photo: Karen Wise/Vid Guerrerio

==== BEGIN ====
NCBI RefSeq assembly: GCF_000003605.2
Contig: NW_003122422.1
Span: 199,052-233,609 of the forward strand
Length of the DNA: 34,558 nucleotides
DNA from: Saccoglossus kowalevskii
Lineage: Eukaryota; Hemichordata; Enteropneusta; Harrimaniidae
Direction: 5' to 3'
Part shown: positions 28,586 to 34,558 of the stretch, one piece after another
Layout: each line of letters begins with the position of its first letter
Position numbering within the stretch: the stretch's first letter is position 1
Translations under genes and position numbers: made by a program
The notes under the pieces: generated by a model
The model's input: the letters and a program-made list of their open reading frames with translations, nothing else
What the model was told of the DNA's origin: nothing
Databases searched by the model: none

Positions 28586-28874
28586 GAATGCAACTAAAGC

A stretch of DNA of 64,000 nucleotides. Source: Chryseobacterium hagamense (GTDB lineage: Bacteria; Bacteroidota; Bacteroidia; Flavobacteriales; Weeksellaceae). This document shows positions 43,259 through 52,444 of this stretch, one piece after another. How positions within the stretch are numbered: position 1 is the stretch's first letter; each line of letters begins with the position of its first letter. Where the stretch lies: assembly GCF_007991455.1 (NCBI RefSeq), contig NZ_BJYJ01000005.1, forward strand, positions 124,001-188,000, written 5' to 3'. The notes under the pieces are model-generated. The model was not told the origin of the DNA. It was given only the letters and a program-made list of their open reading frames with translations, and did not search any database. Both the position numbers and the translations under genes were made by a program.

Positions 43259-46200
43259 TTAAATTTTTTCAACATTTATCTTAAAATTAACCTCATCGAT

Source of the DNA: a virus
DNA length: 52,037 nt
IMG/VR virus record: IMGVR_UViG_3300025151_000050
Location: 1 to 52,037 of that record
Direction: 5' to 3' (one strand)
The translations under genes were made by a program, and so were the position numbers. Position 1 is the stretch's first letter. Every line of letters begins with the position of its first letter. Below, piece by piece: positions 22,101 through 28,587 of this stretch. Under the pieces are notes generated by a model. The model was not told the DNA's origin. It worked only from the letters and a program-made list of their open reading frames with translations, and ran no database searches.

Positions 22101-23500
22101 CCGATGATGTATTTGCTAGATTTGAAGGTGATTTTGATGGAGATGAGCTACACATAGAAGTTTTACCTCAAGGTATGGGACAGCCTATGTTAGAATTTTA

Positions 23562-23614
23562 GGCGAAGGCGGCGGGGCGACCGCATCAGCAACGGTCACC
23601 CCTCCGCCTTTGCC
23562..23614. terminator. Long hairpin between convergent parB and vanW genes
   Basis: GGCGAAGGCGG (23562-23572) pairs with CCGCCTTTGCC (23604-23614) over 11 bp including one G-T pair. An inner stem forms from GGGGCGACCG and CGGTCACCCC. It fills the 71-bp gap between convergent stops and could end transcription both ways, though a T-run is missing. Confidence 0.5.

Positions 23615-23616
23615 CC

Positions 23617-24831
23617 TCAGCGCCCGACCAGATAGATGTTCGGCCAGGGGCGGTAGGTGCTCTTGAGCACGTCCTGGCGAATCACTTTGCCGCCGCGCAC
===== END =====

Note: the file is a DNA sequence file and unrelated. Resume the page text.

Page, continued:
There's a fun and fun-lovin' couple putting some groove in the subplot of this new (NYMF) musical: both he and she are "knowing when to leave" types, not looking for anything more than quick hot hook-up sex. Their first duet spells it out: it's not meant to last more than "Two Weeks Max". It doesn't matter that it's easy to predict that they get stuck on each other: their material is breezy and clever and both performers (David Rossmer and Ronica Reddick) are game and amusing. But ironically (considering the characters' personalities) they overstay their welcome, as does the slight, rambling show. The main story - which concerns a recently-dumped uptight "smart girl" ad exec whose hormones go bonkers over a ripped but dimwitted underwear model - doesn't deliver on its seeming promise to send-up our sex-soaked culture, and it curiously forgets to give us a reason to care about our heroine. (We're set up for her lust to morph her into one of the lingerie-clad bimbos who follow her around like a hallucinated Greek chorus, but instead she goes from prudish to obnoxious and entitled: why should we care?) There are some very enjoyable, attractively catchy songs in the score (the title song is especially hard to get out of your head) and I liked the performers: Jordan Gelber (as an ad boss) ably and energetically carries a lot more of the show than a plot synopsis would lead you to expect, and Nicholas Ardell (who spends almost all of the show in nothing but boxer-briefs) manages a good deal of sweetness as the skin-deep underwear model. Is it wrong to be disappointed that the show isn't any deeper than his character?